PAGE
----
The book is a fast paced, breezy read but gets very boring and whining at places. The humor also seems strained at times. By the by do read it to know that all that glitters is not always gold.  
While reading I got a very Sophie Kinsella-ish feel to the book. But sadly nowhere close to her kind of writing.

PS:  Chetan Bhagat would be launching this book on 15th April from 7pm onwards at Crossword, Kemps Corner, Mumbai. Do attend if interested!

About the Author:

Ira Trivedi is the author of the best-selling novels, What Would You Do to Save the World? Confessions of a Could-Have-Been Beauty Queen, and The Great Indian Love Story. She has an MBA from Columbia Business School and a BA in Economics from Wellesley College.

Friday, April 1, 2011

Review: India A Portrait

Patrick French has written a thoroughly insightful and engrossing account of India. It shows how some of the events have shaped the current socio-economic-political environment of India and what makes it tick.

Usually we end up reading only a historical perspective of the country, but in India: A Portrait, Patrick French has taken a different route. He gives us insights into the three fundamental walks of life- political, economic, social changes that have seen the country change. He creates an engrossing account of India and Indians such as Nehru, Ambedkar, Indira Gandhi who have shaped the country. The book is a must read for every Indian to understand the dynamics that govern our nation today. It is very well researched and the topics he writes on depict the various slices of life in India, and also of some people who have left a lasting impact on the landscape of India. French’s understanding of India, Indians and his keen sense of observation come across clearly while reading the book.

French, with his superb sense of history and political insight, and an eye for the extraordinary that is as keen as his understanding of the everyday, he builds a compelling narrative of the social and economic revolutions that are transforming India in fundamental ways. Focusing on the most recent changes, he shows how extreme hunger and destitution persist even as millions are pulling themselves free of poverty, how nepotism has triumphed in politics and how sudden societal changes allow the deeply traditional and the startlingly unconventional to coexist.

The book is a richly detailed, wide-ranging and hugely rewarding portrait of modern India. It is a winner hands down and should be in everyone’s reading list.

About the Author:

Patrick French is a writer and historian, born in England in 1966. He is the author of Younghusband: The Last Great Imperial Adventurer, which won the Somerset Maugham Award and the Royal Society of Literature W.H Heinemann Prize, Liberty or Death:  India’s Journey to Independence and Division, which won the Sunday Times Young Writer of The Year Award, Tibet, Tibet: A Personal History of a Lost Land and, most recently, The World Is What It Is: The Authorized Biography of V.S. Naipaul, which won the National Book Critics Circle Award and the Hawthornden Prize.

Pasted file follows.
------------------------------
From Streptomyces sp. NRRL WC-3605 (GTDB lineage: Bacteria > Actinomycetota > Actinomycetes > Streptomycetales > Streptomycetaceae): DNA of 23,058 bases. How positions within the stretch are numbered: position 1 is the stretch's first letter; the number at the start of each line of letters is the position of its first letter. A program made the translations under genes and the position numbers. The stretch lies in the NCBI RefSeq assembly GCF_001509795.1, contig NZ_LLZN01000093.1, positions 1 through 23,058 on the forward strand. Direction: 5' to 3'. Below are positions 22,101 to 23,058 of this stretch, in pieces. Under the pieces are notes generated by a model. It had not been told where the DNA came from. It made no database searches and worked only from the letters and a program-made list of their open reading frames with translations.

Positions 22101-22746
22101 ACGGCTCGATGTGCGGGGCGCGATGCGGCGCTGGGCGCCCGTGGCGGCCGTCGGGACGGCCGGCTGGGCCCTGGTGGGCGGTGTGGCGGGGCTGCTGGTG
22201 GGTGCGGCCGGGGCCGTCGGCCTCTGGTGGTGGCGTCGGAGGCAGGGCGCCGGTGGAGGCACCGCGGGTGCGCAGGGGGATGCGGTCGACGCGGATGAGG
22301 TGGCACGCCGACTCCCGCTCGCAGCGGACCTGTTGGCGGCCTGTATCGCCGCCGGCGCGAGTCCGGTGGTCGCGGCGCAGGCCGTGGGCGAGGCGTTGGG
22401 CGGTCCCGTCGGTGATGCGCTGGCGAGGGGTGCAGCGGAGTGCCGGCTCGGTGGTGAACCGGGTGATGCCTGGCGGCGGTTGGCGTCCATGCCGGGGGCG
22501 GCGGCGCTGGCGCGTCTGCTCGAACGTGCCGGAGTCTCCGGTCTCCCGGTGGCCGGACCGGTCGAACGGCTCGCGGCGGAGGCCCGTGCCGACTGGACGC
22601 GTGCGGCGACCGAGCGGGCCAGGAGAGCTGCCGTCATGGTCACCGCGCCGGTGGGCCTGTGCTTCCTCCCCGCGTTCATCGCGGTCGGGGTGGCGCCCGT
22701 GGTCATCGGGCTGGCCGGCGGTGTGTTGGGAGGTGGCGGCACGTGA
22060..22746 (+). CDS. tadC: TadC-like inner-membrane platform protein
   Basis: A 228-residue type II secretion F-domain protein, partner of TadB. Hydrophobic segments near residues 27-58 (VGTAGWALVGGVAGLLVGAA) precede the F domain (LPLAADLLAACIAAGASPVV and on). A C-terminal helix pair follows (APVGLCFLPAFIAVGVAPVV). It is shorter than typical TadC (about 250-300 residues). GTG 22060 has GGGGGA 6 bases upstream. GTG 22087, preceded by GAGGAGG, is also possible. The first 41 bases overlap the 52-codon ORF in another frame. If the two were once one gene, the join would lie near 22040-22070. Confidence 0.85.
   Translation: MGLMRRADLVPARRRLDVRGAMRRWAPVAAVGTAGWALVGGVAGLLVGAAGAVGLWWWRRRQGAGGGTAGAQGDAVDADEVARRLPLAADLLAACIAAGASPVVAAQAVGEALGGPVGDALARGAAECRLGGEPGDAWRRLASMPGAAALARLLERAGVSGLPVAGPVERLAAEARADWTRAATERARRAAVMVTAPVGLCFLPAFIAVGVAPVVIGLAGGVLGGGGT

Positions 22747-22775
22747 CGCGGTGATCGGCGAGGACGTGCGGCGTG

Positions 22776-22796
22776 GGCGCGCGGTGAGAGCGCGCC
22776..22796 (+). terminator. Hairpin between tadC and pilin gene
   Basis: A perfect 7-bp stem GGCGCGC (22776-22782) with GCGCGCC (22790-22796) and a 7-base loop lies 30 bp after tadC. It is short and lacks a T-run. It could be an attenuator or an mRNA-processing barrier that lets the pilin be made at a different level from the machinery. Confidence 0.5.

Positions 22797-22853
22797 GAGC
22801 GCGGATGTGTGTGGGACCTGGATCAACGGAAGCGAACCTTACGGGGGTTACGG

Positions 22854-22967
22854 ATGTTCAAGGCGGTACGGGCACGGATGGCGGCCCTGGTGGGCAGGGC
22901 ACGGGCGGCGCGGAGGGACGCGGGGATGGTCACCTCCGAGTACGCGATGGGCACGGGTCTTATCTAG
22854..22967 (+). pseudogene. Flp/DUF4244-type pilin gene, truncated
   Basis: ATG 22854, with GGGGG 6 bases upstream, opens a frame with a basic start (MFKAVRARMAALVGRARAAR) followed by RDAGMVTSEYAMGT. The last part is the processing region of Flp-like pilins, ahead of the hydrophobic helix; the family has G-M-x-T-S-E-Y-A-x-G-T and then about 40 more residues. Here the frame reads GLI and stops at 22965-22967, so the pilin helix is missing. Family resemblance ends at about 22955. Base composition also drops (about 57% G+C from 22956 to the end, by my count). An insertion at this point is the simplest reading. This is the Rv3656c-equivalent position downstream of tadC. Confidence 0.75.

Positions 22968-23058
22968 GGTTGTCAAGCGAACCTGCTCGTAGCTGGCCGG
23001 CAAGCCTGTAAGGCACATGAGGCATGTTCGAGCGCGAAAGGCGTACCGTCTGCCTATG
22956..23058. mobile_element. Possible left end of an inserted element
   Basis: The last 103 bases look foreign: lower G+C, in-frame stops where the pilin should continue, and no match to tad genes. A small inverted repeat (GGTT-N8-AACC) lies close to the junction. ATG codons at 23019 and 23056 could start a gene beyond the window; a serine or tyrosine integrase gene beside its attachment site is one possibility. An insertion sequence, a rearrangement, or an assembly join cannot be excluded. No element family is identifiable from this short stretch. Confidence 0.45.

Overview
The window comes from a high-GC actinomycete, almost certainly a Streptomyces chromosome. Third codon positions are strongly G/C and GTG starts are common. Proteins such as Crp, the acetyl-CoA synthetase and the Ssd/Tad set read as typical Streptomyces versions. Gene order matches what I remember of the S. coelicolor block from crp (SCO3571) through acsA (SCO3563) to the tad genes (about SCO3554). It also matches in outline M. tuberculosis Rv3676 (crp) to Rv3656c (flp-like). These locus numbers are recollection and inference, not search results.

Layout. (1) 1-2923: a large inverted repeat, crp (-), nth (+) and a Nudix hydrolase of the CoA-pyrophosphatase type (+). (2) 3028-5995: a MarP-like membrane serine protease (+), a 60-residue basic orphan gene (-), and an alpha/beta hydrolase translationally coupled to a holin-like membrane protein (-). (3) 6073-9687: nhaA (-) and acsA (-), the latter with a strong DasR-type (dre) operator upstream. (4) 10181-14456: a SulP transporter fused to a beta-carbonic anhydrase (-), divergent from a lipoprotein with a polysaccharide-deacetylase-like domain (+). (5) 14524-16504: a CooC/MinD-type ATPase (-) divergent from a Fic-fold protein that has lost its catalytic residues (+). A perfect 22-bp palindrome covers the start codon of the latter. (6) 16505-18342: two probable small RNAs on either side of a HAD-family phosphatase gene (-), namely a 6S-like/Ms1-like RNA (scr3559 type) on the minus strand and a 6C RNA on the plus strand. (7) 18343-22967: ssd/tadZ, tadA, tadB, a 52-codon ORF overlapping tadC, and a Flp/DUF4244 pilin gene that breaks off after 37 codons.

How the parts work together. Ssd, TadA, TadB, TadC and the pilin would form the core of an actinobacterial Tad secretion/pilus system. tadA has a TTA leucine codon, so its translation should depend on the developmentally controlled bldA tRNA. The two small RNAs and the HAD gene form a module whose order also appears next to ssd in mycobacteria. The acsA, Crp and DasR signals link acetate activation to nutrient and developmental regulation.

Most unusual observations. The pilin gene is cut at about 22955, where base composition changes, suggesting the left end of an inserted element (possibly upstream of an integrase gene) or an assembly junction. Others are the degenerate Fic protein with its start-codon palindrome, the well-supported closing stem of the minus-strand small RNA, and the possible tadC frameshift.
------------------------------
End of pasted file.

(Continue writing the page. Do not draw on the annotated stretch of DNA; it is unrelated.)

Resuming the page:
Review: The Bhutto Murder Trail from Waziristan to GHQ

Benazir Bhutto was as charismatic in life as in death. Benazir was a personality who was either loved in total or hated in total. There was no mid way. Like the Gandhis in India, the Bhuttos too have been revered, loved so much to have become the power centers, or hated so much that they lost their lives in the bargain. Love them or hate them you cannot take away their contribution to their respective nations.

Benazir had left Pakistan in 1998 along with her children to live in Dubai and London, two years after being deposed as Prime Minister. She continued living in exile even after the Nawaz Sharif government was toppled by Pervez Musharraf in a bloodless coup. When Musharraf , after almost a decade, of being in power declared elections Benazir returned back to Pakistan and was most certain to sweep the polls. However exactly seventy days after her return to Pakistan, and barely two weeks before the holding of the general elections, Benazir was assassinated. The mystery of her death still remains unsolved even though it has been more than three years since her death. The people continue being clueless about how it all went so wrong for her.

Amir Mir through this book attempts to understand what led to this horrendous act. Drawing on personal anecdotes, off the record meetings with Bhutto and emails exchanged just before her death Mir brings us a carefully documented reconstruction of the assassination that rocked the world, the events leading to it and the aftermath. The book is a chilling expose of the symbiotic relationship between Pak’s formidable military and intelligence agencies and the radical Islamic terrorist groups entrenched there.

The book carries some exclusive information that sheds fresh light on the various conspiracy theories, and will most certainly evoke controversy and debate.

Coming from Pakistan’s foremost investigative journalist, this is a book which you must read to gain more insights, understand the politics and dynamics of our neighboring country.

About the Author:

Amir Mir started his journalistic career in 1988 with The Frontier Post in Lahore, he has worked with several newspapers, news agencies and magazines in Pakistan and abroad. Amir Mir has authored three books on the subject of militant Islam and terrorism.

In 2006, Amir Mir won the prestigious All Pakistan Newspapers Society(APNS) Award for Best Investigative Journalist of the Year. However, he refused as a matter of principle to receive the award from the then President, General Pervez Musharraf, as he felt it went against the spirit of the award to receive it from the military dictator. He is currently affiliated with Pakistan’s leading English newspaper, The News International, Lahore as Deputy Editor.